It’s an easy task to calculate the average AVG() value for all rows in one or more columns. But it starts to be a little bit more interesting when we should calculate the average value for more columns on the same row. There are basically two options on how to do that. One of them is really cool using the row constructor and may be suitable for dynamic SQL because we don’t need to calculate the number of columns involved in the calculation.
Let’s start with the creation of some sample data:
DROP TABLE IF EXISTS [dbo].[SampleTable] CREATE TABLE [dbo].[SampleTable] ( [RowId] INT NOT NULL IDENTITY PRIMARY KEY, [ID1] INT NOT NULL, [ID2] INT NOT NULL, [ID3] INT NOT NULL, [ID4] INT NOT NULL ) GO INSERT INTO [dbo].[SampleTable] ( [ID1], [ID2], [ID3], [ID4] ) VALUES ( 10, 20, 30, 40 ), ( 50, 60, 70, 80 ), ( 90, 100, 110, 112 ) GO
First, we will calculate the average traditional way over all values in a column:
SELECT AVG([ID1]) [AVG_ID1], AVG([ID2]) [AVG_ID2], AVG([ID3]) [AVG_ID3], AVG([ID4]) [AVG_ID4] FROM [dbo].[SampleTable] GO
There is no surprise at all.
But how should we calculate the average value for all columns in a row (except the RowId column)? Sure, we can do it mathematically and explicitly:
SELECT [RowId], ([ID1] + [ID2] + [ID3] + [ID4]) / 4 [AVG] FROM [dbo].[SampleTable] GO
What I don’t like on this solution is the constant (4) as the number of columns involved in the calculation. It’s the value we have calculated outside the query itself and then used it inside it.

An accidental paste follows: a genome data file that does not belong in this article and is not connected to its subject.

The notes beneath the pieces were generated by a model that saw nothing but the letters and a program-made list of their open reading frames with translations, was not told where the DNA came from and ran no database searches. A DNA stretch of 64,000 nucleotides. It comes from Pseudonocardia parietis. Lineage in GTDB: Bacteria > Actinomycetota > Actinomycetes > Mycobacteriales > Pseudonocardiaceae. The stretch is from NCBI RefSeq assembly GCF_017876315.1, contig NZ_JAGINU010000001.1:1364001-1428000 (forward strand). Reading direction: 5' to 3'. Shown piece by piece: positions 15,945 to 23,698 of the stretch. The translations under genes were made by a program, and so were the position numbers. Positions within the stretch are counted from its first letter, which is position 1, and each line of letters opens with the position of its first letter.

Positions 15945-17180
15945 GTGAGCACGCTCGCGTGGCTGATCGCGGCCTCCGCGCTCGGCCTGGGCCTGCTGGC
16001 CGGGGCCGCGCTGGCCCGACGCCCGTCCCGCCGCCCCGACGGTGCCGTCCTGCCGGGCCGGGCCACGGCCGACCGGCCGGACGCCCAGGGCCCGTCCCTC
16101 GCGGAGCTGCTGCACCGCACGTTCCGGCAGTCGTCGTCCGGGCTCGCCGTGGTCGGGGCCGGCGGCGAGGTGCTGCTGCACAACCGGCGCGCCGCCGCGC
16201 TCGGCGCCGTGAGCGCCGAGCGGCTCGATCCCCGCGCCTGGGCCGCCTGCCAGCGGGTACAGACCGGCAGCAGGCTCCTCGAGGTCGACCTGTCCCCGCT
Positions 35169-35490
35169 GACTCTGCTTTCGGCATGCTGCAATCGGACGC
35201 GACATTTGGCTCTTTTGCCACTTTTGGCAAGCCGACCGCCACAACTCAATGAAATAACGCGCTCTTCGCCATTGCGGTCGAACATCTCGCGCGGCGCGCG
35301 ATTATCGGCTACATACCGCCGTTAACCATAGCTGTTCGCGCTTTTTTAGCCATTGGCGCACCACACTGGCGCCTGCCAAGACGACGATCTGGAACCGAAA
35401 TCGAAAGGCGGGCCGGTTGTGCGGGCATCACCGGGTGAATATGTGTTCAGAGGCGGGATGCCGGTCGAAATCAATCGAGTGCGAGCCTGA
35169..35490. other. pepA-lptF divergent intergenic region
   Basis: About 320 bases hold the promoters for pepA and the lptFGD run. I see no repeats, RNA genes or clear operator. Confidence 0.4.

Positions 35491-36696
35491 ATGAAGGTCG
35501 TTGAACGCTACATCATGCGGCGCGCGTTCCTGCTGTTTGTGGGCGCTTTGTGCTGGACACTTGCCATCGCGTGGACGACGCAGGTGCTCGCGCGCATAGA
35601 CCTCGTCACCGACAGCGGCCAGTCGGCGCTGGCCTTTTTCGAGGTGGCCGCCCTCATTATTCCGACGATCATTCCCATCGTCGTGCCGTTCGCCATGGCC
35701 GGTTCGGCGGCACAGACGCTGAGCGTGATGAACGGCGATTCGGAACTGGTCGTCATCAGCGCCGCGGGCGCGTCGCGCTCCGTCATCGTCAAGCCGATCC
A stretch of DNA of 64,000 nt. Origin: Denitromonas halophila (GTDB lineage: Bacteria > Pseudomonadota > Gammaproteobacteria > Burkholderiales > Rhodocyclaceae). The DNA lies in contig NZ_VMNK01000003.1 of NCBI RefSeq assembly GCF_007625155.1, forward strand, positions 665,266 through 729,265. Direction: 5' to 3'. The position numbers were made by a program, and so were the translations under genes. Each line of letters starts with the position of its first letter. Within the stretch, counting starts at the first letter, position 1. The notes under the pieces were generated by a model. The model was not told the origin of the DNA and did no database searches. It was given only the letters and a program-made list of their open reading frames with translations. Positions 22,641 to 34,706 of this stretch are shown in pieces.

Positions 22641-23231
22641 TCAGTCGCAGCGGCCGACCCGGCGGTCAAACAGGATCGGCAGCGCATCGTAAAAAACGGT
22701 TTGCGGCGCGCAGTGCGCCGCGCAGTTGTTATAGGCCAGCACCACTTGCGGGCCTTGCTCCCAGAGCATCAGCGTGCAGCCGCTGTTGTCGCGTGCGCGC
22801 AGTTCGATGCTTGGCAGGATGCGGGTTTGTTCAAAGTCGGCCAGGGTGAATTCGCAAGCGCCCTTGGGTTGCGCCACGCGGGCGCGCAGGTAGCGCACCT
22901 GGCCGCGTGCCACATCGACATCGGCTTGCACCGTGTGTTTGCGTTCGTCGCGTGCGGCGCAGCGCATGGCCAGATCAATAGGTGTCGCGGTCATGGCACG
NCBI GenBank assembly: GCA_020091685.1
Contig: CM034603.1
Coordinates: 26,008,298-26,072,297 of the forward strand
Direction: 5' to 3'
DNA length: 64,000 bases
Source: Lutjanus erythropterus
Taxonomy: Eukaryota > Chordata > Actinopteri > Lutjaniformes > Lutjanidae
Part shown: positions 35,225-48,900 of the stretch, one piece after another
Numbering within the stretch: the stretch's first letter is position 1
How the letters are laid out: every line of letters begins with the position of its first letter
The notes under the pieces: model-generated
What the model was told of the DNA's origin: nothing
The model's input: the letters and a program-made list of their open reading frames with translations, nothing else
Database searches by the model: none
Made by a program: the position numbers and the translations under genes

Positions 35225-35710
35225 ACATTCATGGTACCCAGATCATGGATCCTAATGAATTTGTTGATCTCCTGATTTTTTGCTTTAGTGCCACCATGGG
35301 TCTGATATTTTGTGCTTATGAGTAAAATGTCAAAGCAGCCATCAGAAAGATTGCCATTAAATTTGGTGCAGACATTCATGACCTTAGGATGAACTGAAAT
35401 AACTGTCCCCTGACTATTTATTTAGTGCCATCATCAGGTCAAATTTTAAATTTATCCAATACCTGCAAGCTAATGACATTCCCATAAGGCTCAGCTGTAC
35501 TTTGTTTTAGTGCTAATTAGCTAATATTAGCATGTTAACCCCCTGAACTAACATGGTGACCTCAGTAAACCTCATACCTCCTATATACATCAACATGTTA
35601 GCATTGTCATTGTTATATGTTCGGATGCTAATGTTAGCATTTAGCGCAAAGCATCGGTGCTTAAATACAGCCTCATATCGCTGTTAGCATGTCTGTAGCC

There is a better solution: We can use the row constructor VALUES() together with the AVG() function to get the same and correct result without any “artificial” constant to be used:
SELECT [RowId], (SELECT AVG([col]) FROM ( VALUES ([ID1]), ([ID2]), ([ID3]), ([ID4]) ) [val] ([col])) AS [AVG] FROM [dbo].[SampleTable] GO
What do you think about it?
It can be used in case of dynamic SQL effectively without the need to calculate the number of columns involved and handling the constant dynamically:
DECLARE @Stmt NVARCHAR(MAX) DECLARE @ColList NVARCHAR(MAX) SELECT @ColList = STRING_AGG('([' + [c].[name] + '])', ',' ) WITHIN GROUP (ORDER BY [c].[name]) FROM [sys].[tables] [t] INNER JOIN [sys].[columns] [c] ON [c].[object_id] = [t].[object_id] INNER JOIN [sys].[schemas] [s] ON [s].[schema_id] = [t].[schema_id] WHERE [s].[name] = 'dbo' AND [t].[name] = 'SampleTable' AND c.[name] <> 'RowId' SET @Stmt = 'SELECT [RowId],' + CHAR(13) + '( SELECT AVG(col) ' + CHAR(13) + ' FROM ( VALUES ' + @ColList + ' ) [val](col) ) AS [AVG]' + CHAR(13) + 'FROM [dbo].[SampleTable]' PRINT @Stmt EXECUTE(@Stmt) GO
The VALUES() limitation of maximum 1000 rows used at once is overridden there because VALUES() is used in a subquery. You can read more about this problem in this post.
As a next step, it will be interesting to compare both solutions performance-wise on a wide table with let’s say > 100 columns.